THQ Brought to Court in (Only One) Class-Action Lawsuit Over uDraw

It’s no secret that THQ has been having severe financial problems as of late. Back in May we reported that the company experienced heavy losses – more than the previous year – despite having surpassed their sales projections. Shortly after, THQ filed a notice with the SEC for a stockholder’s meeting to discuss a reverse split of the company’s stock. This was done in an effort to avoid being delisted from NASDAQ as a result of their stock falling below the mandatory $1/share price point. Following this, it was announced that Executive VP of Core Games Danny Bilson and Senior VP of Core Studios Dave Davis had left the company, while Naughty Dog co-founder Jason Rubin would be appointed president and co-founder of Flektor and Monkey Gods Jason Kay, chief strategy officer.

Part of the reason THQ experienced such heavy losses was the expansion of the uDraw tablet to the 360 and PS3 platforms. The original uDraw was for the Wii and sold over 1 million units during the 2010-2011 holiday season. THQ expected to duplicate this with the 360 and PS3 platforms, but instead met with highly lacking demand. The result left them with 1.4 million unsold units and they subsequently announced plans to drop all hardware and software development for the uDraw.

This led Holzer Holzer & Fistel, a law firm, to begin an investigation into whether or not THQ violated federal securities laws by making “false and misleading” statements about the expected demand for the uDraw in the 360 and PS3 markets. Immediately after, on June 15th a class-action lawsuit was filed against the company on behalf of Khalil Zaghian by law firm Robbins Geller Rudman & Dowd LLP in the United States District Court for the Central District of California (Southern Division) for “recklessly disregarding”:

(a) that demand for the Company’s uDraw was well below internal expectations and the Company would have to take back, or provide price protection, on hundreds of thousands of uDraw units that it had sold; (b) that the uDraw for the Microsoft Xbox 360 and Sony PlayStation 3 was a failure and not being purchased by owners of those gaming systems; and (c) as a result of the foregoing, defendants lacked a reasonable basis for their positive statements about the Company and its prospects.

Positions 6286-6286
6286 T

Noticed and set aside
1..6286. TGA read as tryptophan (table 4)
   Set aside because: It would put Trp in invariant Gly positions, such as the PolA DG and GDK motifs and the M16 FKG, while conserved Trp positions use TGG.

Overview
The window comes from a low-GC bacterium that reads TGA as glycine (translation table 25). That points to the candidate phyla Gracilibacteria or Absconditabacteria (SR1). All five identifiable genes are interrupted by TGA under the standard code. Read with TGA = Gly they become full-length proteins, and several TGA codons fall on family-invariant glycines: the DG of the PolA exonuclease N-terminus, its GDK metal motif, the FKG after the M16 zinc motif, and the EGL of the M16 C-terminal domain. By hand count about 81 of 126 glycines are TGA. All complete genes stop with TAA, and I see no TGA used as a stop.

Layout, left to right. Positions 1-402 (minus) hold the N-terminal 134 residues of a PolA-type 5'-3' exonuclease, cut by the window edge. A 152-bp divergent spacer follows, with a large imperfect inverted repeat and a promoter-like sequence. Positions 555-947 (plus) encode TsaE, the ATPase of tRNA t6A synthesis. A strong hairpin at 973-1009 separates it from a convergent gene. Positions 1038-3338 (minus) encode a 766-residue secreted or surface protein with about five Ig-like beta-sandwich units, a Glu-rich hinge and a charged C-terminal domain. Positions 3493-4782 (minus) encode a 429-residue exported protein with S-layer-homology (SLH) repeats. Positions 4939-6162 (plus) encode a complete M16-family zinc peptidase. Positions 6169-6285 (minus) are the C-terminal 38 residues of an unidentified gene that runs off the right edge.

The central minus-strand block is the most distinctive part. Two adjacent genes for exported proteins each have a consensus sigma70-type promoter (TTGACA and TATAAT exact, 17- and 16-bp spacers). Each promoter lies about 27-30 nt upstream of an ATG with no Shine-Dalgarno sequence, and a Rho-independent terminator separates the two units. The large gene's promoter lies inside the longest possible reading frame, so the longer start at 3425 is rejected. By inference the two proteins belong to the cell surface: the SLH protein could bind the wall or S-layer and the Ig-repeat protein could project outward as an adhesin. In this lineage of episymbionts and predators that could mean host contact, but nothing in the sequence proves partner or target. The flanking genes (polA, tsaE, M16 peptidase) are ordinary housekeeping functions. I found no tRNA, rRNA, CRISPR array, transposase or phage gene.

Contrary to other reports located across the web, there is in fact only one lawsuit against THQ. Various law firms dealing in securities have made announcements regarding the case, but are not actually involved in it. This is a good way to get publicity and to let one’s own clients know about something that may potentially concern them.

The court filing has been embedded at the bottom of this article.

Analysis: Well, there you have it, ladies and gentlemen – THQ is utterly screwed at this point. Their stock wasn’t even 2/3 of the required $1/share when they filed that SEC notice, although the reverse split has been approved by now and their stock is resting at $5.30/share. This class-action suit is only going to serve as a reason for their stocks to plummet more and I’m having a hard time seeing them surviving the year, especially if they are forced to pay damages. Their market cap is currently only $36 million, which means the entire company is valued less than the budget for many games developed in the industry. That says a lot about the possible future of the company. Forcing them to pay damages now is all but impossible, unless they want to pay their investors in uDraw tablets.

The move to bring Jason Rubin aboard was a wise one, as was the decision to stop developing the uDraw. The only way THQ will survive is by cutting their loses and not taking any big risks. It is apparent that they have begun to do this by the closing of their San Diego studio and dropping Devil’s Third from their lineup in favor of staying with their already known and profitable IPs.

Despite the fact they are now making the right choices to recover, I think this suit will kill them. The legal costs to fight against it will be as hard of a blow as a settlement to pay out would be. They simply don’t have the money to spare, so their best option may be to try and stall for time as much as possible. This is a good example of what’s wrong with the gaming industry: Investors aren’t happy that the uDraw flopped on the other 2 systems and lost them money, so rather than wait for a while to see if the company recovers, they’d rather kill it and suck it dry to recoup their money.

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